It was at that time we formed the Soweto Electricity Crisis Committee. It united the whole of Soweto around one platform against electricity cutoffs. Its popular slogan was: Electricity is a right nor a privilege. It also invoked the promise of the RDP that people should have access to electricity.
One of the methods of enforcing its demands was the famous "Operation Khanyisa" Khanyisa is the Zulu word for "to light" or "to connect the light." So when ESKOM cut off the electricity to a residents house residents would reconnect themselves. What the committee did, was to get volunteers from the youth, women and unemployed men and train them in reconnecting electricity. This was a very popular and successful campaign. Eventually it led to the government having to stop the program of cutoffs in Soweto.
Walter Turner: How broad is this movement responding to privatizing of electricity, water education and even health care and education?
Trevor Ngwane: The movement is broad but it is admittedly still a movement of a minority. It is mostly in the three big cities, Capetown, Durban and Johannesburg. In the smaller towns the you get people fighting against cutoffs, but people are more demoralized. Even in Soweto we had to struggle very hard to get people to join. Many people are still living in the twilight and honeymoon period of national liberation. They still have hope and belief in the ANC government. Many of them are kind of confused. and not sure how to respond.
Walter Turner: The same situation has occurred with water. Is that correct?
Trevor Ngwane: Once we made them stop the cutoffs of electricity they came with a device called "prepaid meter" You have to pay for your electricity and water before you get it. In order to pave the way for privatization they are installing these throughout South Africa. They are trying this in Soweto but we are fighting them. The consequences of this policy can be very extreme.
For example, about 2 years ago these meters were installed in a poor area in Zululand KwaZulu-Natal, a province, and as a consequence there was a cholera outbreak--cholera is a water borne disease. More than 200 people died because of the installation of prepaid water meters.
Walter Turner: You have the distinction of being kicked out of the ANC and COSATU. What happened?
Trevor Ngwane: My late father was a staunch member of the ANC. So this is also something I got in my family. The top leadership of the ANC shifted to the right. They abandoned policies that millions of south Africans had been fighting for and believed that once we got our independence those policies would be implemented. One famous document is the Freedom Charter it says things such as: "The people shall govern. The wealth of the country shall be shared among those who work it. There shall be housing security and comfort. The doors of learning and cultures shall be opened."
When the ANC shifted to the right and adopted World Bank neoliberal and privatization policies it was an abandonment of the Freedom Charter. So when I and a few others stood up and said this was wrong then we were expelled.
Walter Turner: What is the solution to privatization? What is the solution to the abandonment of the key policies people fought for?
Trevor Ngwane: What we need in South Africa, indeed in the whole world, what we need is participatory democracy. We need is people-centered government, people-driven government. What we don't need is 5 yearly voting where it's up to the politicians to do what they like.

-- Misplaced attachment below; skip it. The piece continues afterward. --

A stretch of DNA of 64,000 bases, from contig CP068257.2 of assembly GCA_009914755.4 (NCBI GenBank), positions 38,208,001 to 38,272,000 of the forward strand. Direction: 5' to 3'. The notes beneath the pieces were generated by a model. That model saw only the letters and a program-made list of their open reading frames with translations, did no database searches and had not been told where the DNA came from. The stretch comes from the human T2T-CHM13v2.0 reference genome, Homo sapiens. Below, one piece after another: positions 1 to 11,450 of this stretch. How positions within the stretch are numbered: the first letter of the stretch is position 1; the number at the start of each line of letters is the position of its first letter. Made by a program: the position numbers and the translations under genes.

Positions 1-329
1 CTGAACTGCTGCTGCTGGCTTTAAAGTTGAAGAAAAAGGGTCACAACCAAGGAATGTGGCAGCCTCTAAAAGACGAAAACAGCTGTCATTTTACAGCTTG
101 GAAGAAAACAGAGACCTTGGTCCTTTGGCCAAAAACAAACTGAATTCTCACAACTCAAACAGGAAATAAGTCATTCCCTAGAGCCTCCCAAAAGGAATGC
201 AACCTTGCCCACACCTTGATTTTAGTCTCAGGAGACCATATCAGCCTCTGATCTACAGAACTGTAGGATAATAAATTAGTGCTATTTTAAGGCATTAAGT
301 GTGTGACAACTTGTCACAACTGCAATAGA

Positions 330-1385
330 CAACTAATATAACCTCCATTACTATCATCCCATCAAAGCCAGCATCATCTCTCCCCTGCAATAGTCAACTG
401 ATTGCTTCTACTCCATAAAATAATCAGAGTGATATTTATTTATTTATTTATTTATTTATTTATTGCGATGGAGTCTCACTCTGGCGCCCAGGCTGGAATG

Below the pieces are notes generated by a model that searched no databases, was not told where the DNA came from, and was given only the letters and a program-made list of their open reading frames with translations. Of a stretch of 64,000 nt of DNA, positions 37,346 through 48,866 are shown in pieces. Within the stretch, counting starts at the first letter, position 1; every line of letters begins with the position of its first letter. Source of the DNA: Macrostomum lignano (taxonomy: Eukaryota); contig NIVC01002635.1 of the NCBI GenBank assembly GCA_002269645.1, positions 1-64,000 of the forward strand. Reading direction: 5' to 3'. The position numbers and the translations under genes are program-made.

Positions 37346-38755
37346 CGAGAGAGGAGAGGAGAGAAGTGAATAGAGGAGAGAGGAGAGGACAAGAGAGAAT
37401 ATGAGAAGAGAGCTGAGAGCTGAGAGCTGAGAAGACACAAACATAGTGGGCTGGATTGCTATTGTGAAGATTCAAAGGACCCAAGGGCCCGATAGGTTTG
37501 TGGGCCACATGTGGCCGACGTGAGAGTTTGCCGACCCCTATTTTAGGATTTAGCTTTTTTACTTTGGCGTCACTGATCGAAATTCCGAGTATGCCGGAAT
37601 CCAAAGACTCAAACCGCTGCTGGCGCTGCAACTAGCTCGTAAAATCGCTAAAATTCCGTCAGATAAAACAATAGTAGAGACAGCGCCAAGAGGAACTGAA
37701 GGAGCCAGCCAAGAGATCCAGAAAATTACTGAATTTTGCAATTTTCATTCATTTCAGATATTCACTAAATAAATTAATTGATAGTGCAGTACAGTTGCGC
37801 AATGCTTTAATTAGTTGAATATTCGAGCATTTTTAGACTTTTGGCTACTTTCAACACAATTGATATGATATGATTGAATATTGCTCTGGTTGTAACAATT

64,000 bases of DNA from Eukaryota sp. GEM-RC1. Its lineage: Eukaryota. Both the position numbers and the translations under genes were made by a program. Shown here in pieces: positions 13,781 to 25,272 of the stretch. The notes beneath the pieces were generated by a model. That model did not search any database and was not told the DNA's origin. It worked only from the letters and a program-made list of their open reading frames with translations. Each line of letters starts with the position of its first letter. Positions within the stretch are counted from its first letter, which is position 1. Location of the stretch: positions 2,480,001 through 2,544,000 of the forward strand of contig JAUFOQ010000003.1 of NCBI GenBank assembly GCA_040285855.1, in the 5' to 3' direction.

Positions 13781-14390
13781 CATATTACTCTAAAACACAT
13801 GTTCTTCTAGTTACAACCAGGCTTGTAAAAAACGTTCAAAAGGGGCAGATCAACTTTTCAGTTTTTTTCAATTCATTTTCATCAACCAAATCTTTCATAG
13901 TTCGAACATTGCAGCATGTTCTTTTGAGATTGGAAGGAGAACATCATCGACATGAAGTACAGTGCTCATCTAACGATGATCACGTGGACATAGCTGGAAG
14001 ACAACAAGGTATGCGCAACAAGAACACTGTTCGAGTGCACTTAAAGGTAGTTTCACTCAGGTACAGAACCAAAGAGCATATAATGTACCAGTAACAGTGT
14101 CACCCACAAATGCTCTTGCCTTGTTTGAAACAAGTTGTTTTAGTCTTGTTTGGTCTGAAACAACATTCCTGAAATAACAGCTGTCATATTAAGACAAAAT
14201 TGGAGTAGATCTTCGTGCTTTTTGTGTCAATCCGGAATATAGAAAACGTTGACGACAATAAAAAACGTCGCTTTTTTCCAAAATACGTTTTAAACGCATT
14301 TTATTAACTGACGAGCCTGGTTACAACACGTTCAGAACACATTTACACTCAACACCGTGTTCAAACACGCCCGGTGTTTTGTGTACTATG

We need policies which respond to the needs of the people. One of our demands is free basic services for all . Electricity, water, housing, health care, and education. Every citizen should be given these things irrespective of whether they are rich or poor. I think that would go a long way in solving these problems in South Africa.
Walter Turner: How are these concerns you are raising in South Africa being addressed by the international anti-globalization movement? Are you connected with organizations across the world?
Trevor Ngwane: We feel that we are very much part of the anti-globalization movement, the anti-capitalist movement, the movement of the world social forums, the European social forum. Also we are connected to other movements such as the Zapatistas in Mexico and the movement in Argentina. We have tried to send our comrades to the great meetings like the world social forum. In fact, we are convening the Southern Africa social forum and we are busy encouraging all countries in Africa to form countrywide forums where social movements, non-governmental organizations and decent individuals fighting for social justice can link up and join hands and fight for a system which prioritizes the needs of people the over and above profits.
Walter Turner: Do you see a way of taking back some of the goals and promises lost by the elected government over the last decade?
Trevor Ngwane: The only way forward is for ordinary people to join hands to stand up and fight for their rights. To form organizations such as the Soweto Electricity Crisis Committee, the landless peoples movement, the Jubilee South Africa and similar social movements that already exist. This should happen not only in South Africa but throughout the world.
The problem is not just the ANC. The problem is imperialism. People like George W. Bush work through international financial institutions such as the World Bank, the IMF, the World Trade Organization to pressure governments in Africa and Asia to follow neo-liberal anti-poor policies.
It is important for us to join hands also with people in the USA. Our comrades in the USA should campaign against the US government putting pressure on poorer countries to abandon the interests of their own people and work to make the big corporations richer.
For more on the anti-privatization struggles in South Africa visit the Anti-Privatization Forum:http://www.apf.org.za
Trevor Ngwane: was elected councilor for Pimville in Soweto in 1995 on an African National Congress ticket. He was expelled from the ANC in 1999 when he publicly disagreed with a plan to privatize municipal services. He then became very active in the anti-capitalist movement and help found the Anti-Privatisation Forum and
the Soweto Electricity Crisis Committee.
Walter Turner is the host of Africa Today at KPFA.org and Professor of History and Chairperson of the Social Sciences Department at the College of Marin in Kentfield.